By a vote of 233-198, the House voted to cut $450 million for the engine from legislation funding the Pentagon for the remainder of the fiscal year ending Sept. 30.
It is the first time in more than four years of votes that the House has come out against the GE-Rolls Royce engine for the F-35, the stealth fighter made by Lockheed Martin Corp. In May, 2010, the House voted 231-193 to continue the program.
Republicans won control of the House of Representatives and gained seats in the Senate in November with candidates who promised to cut spending and reduce the federal deficit.
Backers of the amendment defied House Speaker John Boehner, Republican of Ohio, who supports the alternate engine. GE has about 1,000 employees working on the engine in a facility near Cincinnati.
The primary engine for the F-35 is built by Pratt & Whitney, a unit of United Technologies Corp.
GE fell 2 cents to $21.44 at 4:15 p.m. in New York Stock Exchange composite trading, while Hartford, Connecticut-based United Technologies rose 56 cents to $85.06.
‘Always Another Day’
Representative Tom Rooney, Republican of Florida, offered the amendment to eliminate funding. It was co-sponsored by Representatives Lynn Westmoreland, Republican of Georgia, John Larson, Democrat of Connecticut, and Chellie Pingree, Democrat of Maine. Both Democrats have constituents working for United Technologies on the primary engine.
Among those who voted to eliminate funding for the GE-Rolls Royce engine were 123 Democrats and 110 Republicans. In favor of keeping the $450 million in the Pentagon bill were 130 Republicans and 68 Democrats.
“Today’s vote sends a message to the American people that Congress heard their call to eliminate wasteful spending and put an end to business as usual,” Rooney said in a statement.
The amendment is part of a spending bill that will go next to the Senate if the House approves it.
Today’s House vote “would make it harder for the Senate” to support the engine, Pingree said in a telephone interview. “There is always another day and another fight around the corner. This was an important victory today and it makes it much harder for the other side to bring it up.”
Two House Republican freshmen, Tim Griffin of Arkansas and Robert Dold of Illinois, this week also pressed their colleagues to support the elimination of the GE engine.
“I am sure that we will now join the House to end this wasteful, unnecessary program once and for all,” said Senator Joe Lieberman, independent of Connecticut, where Pratt & Whitney builds the primary F-35 engine.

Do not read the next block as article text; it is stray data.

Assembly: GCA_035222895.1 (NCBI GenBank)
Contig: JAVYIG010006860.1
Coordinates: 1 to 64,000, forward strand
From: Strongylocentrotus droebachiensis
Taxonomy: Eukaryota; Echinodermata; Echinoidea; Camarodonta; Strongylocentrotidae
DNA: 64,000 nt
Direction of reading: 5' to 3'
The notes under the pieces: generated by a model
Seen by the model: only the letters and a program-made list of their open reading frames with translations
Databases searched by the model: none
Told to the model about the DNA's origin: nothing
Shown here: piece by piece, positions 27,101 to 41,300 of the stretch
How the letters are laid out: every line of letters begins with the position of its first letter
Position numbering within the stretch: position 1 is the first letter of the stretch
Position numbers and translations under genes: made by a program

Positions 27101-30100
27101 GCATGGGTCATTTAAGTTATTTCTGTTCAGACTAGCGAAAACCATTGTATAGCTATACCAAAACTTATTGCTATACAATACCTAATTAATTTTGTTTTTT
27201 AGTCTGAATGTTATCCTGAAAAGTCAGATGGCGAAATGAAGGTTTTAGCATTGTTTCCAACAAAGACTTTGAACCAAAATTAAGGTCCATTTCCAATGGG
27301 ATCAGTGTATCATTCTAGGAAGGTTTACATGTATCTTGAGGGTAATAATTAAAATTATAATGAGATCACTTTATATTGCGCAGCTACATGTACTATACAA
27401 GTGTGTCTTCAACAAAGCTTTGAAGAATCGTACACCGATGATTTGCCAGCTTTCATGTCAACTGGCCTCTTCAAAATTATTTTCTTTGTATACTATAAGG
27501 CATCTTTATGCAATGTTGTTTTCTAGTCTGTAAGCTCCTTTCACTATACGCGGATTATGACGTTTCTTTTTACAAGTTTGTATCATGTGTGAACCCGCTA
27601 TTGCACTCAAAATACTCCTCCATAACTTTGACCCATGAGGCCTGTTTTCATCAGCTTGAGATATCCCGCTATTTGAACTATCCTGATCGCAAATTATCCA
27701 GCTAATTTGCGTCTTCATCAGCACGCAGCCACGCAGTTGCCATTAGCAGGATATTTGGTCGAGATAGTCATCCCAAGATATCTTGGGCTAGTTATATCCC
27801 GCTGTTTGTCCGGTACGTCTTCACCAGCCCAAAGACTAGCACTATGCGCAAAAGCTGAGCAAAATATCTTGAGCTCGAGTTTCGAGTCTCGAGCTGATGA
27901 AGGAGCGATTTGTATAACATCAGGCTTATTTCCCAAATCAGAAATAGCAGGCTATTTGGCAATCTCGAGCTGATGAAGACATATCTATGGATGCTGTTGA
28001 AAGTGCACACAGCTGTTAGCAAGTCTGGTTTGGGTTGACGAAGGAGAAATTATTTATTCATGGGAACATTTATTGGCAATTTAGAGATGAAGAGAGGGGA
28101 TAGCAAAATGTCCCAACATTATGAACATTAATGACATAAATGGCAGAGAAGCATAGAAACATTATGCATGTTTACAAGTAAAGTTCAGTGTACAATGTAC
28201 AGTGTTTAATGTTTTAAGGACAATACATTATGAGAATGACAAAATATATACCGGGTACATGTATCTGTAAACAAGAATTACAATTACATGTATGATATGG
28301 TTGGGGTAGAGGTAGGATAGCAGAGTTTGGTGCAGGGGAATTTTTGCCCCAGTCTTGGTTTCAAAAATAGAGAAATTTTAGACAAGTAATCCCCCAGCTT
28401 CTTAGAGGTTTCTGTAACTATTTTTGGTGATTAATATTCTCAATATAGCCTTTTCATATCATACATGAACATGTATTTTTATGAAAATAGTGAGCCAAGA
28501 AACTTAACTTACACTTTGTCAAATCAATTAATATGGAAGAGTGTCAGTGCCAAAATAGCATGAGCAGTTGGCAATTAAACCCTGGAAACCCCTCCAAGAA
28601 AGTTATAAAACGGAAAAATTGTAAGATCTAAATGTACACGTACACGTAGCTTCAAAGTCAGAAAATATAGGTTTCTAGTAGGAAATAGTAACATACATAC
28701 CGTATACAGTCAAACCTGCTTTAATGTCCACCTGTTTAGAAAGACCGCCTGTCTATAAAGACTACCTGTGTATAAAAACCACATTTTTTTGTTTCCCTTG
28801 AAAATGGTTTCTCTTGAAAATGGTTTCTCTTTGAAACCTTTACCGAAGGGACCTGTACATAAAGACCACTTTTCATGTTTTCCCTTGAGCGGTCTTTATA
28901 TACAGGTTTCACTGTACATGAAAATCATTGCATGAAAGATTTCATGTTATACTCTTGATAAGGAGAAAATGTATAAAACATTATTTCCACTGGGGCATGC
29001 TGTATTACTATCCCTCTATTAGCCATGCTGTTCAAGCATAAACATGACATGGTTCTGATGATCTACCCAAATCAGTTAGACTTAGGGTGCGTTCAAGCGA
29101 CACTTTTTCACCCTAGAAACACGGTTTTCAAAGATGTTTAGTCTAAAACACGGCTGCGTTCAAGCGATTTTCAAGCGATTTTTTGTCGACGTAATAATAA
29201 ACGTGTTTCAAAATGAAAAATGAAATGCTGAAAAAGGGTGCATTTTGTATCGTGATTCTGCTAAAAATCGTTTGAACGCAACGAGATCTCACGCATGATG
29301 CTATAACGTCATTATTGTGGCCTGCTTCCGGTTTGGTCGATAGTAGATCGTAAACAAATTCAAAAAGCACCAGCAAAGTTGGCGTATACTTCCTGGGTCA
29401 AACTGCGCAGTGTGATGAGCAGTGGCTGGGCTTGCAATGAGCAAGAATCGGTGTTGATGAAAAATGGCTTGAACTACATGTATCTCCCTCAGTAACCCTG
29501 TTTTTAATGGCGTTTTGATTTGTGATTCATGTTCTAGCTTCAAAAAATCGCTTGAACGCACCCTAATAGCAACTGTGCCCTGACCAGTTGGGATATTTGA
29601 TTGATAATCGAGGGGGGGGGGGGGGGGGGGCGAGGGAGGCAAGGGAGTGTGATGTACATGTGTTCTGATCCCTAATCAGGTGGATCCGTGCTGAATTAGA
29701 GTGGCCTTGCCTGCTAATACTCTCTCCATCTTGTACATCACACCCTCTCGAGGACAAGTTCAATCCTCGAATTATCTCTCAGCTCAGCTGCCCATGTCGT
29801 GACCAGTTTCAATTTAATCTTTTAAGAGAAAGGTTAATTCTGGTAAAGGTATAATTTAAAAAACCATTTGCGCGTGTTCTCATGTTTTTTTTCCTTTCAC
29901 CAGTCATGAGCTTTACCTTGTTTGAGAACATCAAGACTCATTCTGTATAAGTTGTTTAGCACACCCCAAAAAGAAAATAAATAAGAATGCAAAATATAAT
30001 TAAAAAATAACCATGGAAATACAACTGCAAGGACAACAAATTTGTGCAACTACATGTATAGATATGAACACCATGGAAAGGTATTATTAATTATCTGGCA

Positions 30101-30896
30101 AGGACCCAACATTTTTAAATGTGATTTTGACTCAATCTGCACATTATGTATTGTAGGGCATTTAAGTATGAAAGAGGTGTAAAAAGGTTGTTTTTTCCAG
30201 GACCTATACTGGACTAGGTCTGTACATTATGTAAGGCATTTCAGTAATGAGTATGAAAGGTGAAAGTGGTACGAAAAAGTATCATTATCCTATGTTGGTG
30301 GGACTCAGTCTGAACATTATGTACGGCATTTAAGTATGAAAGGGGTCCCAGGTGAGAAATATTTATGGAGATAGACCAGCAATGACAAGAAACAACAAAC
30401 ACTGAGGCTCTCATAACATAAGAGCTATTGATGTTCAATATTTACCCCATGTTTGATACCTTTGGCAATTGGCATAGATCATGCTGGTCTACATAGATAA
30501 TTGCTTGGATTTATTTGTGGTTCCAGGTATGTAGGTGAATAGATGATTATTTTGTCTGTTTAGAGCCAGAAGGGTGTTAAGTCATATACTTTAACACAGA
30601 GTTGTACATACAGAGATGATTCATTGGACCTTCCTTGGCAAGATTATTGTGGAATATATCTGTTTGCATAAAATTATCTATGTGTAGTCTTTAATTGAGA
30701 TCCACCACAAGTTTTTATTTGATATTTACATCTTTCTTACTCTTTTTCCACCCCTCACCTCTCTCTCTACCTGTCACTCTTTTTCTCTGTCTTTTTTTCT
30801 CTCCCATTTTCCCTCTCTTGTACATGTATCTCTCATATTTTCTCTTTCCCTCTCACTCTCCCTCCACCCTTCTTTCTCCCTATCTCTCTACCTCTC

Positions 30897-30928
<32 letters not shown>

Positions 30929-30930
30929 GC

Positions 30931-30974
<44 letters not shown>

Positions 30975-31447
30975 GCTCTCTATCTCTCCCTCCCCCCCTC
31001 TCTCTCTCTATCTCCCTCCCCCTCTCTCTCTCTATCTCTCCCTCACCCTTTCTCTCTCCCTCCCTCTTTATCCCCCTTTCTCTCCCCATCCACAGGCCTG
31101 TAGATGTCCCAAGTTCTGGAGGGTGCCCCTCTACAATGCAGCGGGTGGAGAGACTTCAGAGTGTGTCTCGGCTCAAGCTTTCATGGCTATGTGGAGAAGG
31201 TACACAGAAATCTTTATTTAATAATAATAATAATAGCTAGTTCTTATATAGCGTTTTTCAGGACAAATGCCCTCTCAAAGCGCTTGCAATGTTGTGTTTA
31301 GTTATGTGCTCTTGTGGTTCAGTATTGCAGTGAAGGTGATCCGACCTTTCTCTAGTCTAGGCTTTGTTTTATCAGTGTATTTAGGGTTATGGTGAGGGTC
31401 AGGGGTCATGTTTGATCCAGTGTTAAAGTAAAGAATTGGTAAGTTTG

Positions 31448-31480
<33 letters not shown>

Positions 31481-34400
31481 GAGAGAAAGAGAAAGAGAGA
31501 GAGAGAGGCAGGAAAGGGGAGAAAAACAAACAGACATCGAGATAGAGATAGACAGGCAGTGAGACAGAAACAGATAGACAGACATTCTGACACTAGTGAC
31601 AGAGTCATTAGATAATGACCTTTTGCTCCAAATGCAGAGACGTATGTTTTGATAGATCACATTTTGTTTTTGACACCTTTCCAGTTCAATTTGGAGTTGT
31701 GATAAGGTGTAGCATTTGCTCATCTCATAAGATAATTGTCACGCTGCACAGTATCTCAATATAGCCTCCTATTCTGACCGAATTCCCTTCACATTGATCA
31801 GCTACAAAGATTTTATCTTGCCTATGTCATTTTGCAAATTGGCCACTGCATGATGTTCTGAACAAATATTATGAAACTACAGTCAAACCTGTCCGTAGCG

Defense Secretary Robert Gates has insisted repeatedly that the Pentagon is comfortable with one supplier of engines for the F-35 fleet.
“We are pleased the House of Representatives voted to eliminate funding for the extra engine,” Stephanie Duvall, a spokeswoman for Pratt & Whitney, said in a statement. “Their courageous vote confirms the president’s and Secretary Gates’s unwavering trust and confidence in the proven performance” in Pratt’s engine.
GE’s Fighter Future
“We will continue to press the case for competition,” said Rick Kennedy, a spokesman for GE Aviation. GE will focus on the Senate after the House approves legislation to fund the government for the remainder of the current fiscal year and the fiscal 2012 year which starts Oct. 1, according to Kennedy.
The defeat, if sustained, may mean GE’s eventual exit from the fighter engine business because the F-35 is designed to replace all manned U.S. fighter aircraft. The market has been estimated as high as $100 billion over the life of the F-35, including parts and service.
GE, based in Fairfield, Connecticut, in October reported spending $8.2 million starting in mid-2009 to urge Congress to fund the alternate engine.
About 2,500 jobs, including in Ohio, Massachusetts and South Carolina, are tied to the development of the engine with employment forecast to swell to as much as 4,000 if GE and Rolls-Royce had reached their projected peak production, according to Kennedy.
Gates was “gratified” by the House vote, said Geoff Morrell, the Pentagon press secretary. “He understands this afternoon’s vote is but one step although a very important one, on the path to ensuring that we stop spending limited dollars on unwanted and unneeded defense programs.”
The $382 billion F-35 program is the most expensive in U.S. history.
For two years in a row, the Senate Appropriations Committee and the Senate Armed Services Committee didn’t include money for the additional engine in the Pentagon spending and policy bills. The chairmen of those two panels, Senator Daniel Inouye, Democrat of Hawaii, and Senator Carl Levin, Democrat of Michigan, both back the second engine. They decided against including funding because the Senate has enough votes to strip funding from the defense bills.
“It is doubtful that the alternate engine would have a better fate” in the Senate, said Steve Ellis, vice president of Taxpayers for Common Sense, a non-partisan group in Washington. “The House has really carried the water on the alternate engine. It is really hard to see the Senate ginning up the support to fight both the House and the administration over the alternate engine in this budget environment.”
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